Feel free to chip in with your own answers – answer each question (Q1, Q2, Q3, etc.) with A1, A2, A3, etc.#biometricchat
  11. SecurLinx
    Also feel free to submit your own questions during chat or ask other questions of the group. #biometricchat
  12. SecurLinx
    Q1: What was the biggest challenge CJIS faced in the transition from a paper fingerprint system to a fully fledged IAFIS? #biometricchat
  13. MDKConsulting
    A1:There were several challenges. Building the world’s largest #AFIS; IdM had never been done on that scale before… #biometricchat
  14. Note: IdM = Identity Management
  15. MDKConsulting
    A1…Getting the budget to build it ($640M); there were no #fingerprint electronic transmission standards so they had to be.. #biometricchat
  16. MDKConsulting
    A1:…developed (EFTS); Most #fingerprints were still being captured on paper so had to be converted to digital images:… #biometricchat
  17. MDKConsulting
    A1:…Major #FBI workforce retraining; IAFIS didn’t always work as advertised in the early days so alot of downtime #biometricchat
  18. m2sys
    Q1: Were lawmakers at the time reluctant to fund this or was it generally accepted that this was natural maturation? #biometricchat
  19. MDKConsulting
    m2sys A1: Overall, congress was very supportive but this was a high profile project, the only one of its peer projects… #biometricchat
  20. MDKConsulting
    m2sys A1:…(e.g., FAA & IRS modernizations) to succeed. It turned out to be a high risk/high reward project #biometricchat
  21. SecurLinx
    Q2: CJIS is a key part of US ID infrastructure. What is the breakdown between Law Enforcement vs civilian/licensing queries? #biometricchat
  22. SecurLinx
    FBI CJIS is used for firearm background checks, child care workers, financial services employment and more…#biometricchat
  23. BiometricUpdate
    Often wondered about this breakdown myself, actually#biometricchat #biometricchat
  24. MDKConsulting
    A2: #FBI has 2 #fingerprint streams-criminal and civil (licensing & employment checks). Currently ~55% are criminal… #biometricchat
  25. MDKConsulting
    A2:…and 45% are civil. The original IAFIS was designed to process 60K prints/day. #FBI Next Generation Identification… #biometricchat
  26. MDKConsulting
    A2: …(NGI) now easily processes more than 185K/day. Quite a leap forward! #biometricchat
  27. MDKConsulting
    Firearm pre-sale checks (NICS) are name-based, not fingerprint-based. #biometricchat
  28. SecurLinx
    @mdkconsulting Good catch re firearms… done thru the FBI but no fingerprints involved. #biometricchat
  29. SecurLinx
    Q3: What is the next biometric modality CJIS would like to incorporate into IAFIS? #biometricchat
  30. MDKConsulting
    A3: In order of priority, palm prints, face, and iris capabilities will be added to NGI. #biometricchat
  31. BiometricUpdate
    We just wrote about the B12 MORIS system being adopted by FBI. How much time can apps like this save?bit.ly/LYXvug #biometricchat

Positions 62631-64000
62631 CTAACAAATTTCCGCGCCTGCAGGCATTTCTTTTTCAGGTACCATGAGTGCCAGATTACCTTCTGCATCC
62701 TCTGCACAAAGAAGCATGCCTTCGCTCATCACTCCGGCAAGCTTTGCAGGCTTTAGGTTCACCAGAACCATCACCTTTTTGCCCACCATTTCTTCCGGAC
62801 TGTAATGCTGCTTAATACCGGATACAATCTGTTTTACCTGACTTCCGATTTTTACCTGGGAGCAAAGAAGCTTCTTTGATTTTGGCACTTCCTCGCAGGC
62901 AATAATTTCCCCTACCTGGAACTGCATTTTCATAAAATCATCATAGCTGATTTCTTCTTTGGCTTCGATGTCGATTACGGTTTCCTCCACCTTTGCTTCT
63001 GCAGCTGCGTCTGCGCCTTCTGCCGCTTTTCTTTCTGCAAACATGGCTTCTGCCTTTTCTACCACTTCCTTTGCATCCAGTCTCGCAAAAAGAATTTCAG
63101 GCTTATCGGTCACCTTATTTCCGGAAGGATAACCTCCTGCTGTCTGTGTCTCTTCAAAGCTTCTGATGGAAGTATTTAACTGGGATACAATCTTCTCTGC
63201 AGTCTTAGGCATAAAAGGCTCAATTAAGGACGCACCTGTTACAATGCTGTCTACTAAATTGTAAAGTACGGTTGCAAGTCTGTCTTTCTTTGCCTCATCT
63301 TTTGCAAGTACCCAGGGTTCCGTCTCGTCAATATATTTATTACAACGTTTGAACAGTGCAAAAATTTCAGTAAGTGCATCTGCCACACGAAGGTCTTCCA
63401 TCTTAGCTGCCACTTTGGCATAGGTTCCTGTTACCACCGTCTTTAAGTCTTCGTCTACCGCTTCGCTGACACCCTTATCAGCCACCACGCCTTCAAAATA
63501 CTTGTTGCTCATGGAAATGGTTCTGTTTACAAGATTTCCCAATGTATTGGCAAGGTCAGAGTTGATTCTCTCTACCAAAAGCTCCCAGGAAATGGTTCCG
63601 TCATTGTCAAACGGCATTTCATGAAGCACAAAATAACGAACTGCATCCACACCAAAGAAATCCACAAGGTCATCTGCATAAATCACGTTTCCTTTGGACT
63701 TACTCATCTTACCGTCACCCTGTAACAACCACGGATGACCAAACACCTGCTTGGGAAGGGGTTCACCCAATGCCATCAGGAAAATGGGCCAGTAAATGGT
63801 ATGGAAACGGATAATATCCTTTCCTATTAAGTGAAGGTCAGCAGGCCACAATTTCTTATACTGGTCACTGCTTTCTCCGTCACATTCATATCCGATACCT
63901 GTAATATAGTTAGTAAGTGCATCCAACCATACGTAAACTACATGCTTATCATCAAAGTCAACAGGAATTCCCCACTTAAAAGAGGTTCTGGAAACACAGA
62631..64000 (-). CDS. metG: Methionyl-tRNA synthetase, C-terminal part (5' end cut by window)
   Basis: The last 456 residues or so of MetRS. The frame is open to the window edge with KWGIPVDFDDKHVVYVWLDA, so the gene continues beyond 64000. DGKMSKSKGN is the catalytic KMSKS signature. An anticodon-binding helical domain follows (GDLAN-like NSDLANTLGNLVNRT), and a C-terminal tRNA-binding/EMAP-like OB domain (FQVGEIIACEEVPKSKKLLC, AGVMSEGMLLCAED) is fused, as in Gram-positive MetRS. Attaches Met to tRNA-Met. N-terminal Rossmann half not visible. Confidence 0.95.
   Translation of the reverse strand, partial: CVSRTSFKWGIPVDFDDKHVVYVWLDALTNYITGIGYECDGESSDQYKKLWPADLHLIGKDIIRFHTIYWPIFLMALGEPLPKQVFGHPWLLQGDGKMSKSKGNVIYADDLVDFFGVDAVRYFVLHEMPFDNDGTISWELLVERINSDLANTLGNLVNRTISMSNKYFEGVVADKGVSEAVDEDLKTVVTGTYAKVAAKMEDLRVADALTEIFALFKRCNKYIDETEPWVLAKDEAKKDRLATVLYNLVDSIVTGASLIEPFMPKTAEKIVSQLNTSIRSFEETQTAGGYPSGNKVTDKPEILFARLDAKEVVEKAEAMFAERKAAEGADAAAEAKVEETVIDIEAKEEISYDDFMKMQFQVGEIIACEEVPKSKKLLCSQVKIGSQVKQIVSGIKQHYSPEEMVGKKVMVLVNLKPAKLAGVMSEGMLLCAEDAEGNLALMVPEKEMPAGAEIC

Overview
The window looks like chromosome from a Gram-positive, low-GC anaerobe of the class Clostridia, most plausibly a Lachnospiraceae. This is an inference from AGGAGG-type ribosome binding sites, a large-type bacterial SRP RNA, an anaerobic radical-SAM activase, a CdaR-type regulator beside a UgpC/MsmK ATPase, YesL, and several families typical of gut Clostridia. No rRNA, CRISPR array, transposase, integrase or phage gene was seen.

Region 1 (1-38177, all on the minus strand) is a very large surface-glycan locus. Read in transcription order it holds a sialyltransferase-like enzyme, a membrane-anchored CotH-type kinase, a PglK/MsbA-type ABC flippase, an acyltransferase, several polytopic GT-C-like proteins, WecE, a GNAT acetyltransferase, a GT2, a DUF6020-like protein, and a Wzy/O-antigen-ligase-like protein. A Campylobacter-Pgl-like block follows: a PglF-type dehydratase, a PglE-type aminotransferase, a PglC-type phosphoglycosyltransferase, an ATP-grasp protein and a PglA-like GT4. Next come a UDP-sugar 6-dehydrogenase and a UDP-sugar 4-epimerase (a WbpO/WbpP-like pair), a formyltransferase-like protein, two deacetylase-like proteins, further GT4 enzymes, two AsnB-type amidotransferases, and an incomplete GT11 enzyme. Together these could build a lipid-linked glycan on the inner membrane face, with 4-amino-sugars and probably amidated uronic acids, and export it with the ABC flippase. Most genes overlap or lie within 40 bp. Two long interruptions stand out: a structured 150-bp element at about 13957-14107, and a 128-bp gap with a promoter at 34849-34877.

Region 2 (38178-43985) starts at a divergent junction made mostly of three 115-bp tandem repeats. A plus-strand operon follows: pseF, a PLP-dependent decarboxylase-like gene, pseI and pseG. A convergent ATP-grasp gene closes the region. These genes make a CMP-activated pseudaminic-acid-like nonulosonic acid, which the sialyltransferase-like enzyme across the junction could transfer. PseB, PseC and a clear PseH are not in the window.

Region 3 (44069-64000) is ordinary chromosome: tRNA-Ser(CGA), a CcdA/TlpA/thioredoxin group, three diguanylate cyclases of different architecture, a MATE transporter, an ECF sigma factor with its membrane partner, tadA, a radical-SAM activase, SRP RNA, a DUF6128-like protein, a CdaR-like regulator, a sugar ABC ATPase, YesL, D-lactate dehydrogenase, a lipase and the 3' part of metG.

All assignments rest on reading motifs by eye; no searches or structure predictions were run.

32. SecurLinx
    Let’s go quickly to Q4 and then deal with Q3 & Q4 together… #BiometricChat
  33. SecurLinx
    Q4: Then, if the Big Three of #biometrics are Face, Finger/palm print & Iris – Where does DNA fit in?#BiometricChat
  34. MDKConsulting
    A4: There’s an ongoing multi-agency effort on rapid#DNA, which will put a “quick” DNA capability at the …#biometricchat
  35. SecurLinx
    @mdkconsulting Love the quotes around quick. Definitely quick compared to earlier DNA analysis!#BiometricChat
  36. MDKConsulting
    A4:…booking stations. We should see this in the market within the next couple of years. It’ll help solve alot of cases. #biometricchat
  37. MDKConsulting
    A4: #DNA in many ways is the ultimate #biometric but still has many privacy issues associated with it as well as the past… #biometricchat
  38. MDKConsulting
    A4:…relative slowness in getting results. It can prove someone innocent as easily as proving someone guilty, which is… #biometricchat
  39. MDKConsulting
    A4:…good as all in criminal justice should be searching for the truth. #biometricchat
  40. SecurLinx
    @MDKConsulting Excellent point. Biometrics can be evidence of either innocence and guilt. #biometricchat
  41. m2sys
    @MDKConsulting Q4: So DNA quick checks will be at booking stations to circumvent lab analysis in as little as a few years? #biometricchat
  42. MDKConsulting
    @m2sys A4: These are envisioned as a “quick” check as an investigative lead rather than a full-on forensic lab exam #biometricchat
  43. m2sys
    @MDKConsulting Thank you, truly amazing advances in science for DNA processing! #biometricchat
  44. MDKConsulting
    Currently, #FBI is processing criminal fingerprints in just a few minutes. Rapid DNA is envisioned to be more like an hour. #biometricchat
  45. SecurLinx
    Q3/4b: Which (palm, face, iris, DNA) advancement in CJIS capabilities is furthest along? #BiometricChat
  46. SecurLinx
    Last question Q5: What are some near future capabilities related to #biometrics that the FBI would really like to add? #biometricchat
  47. MDKConsulting
    A5: #FBI & law enforcement are looking for smaller, faster, cheaper mobile #biometric collection devices; capability for … #biometricchat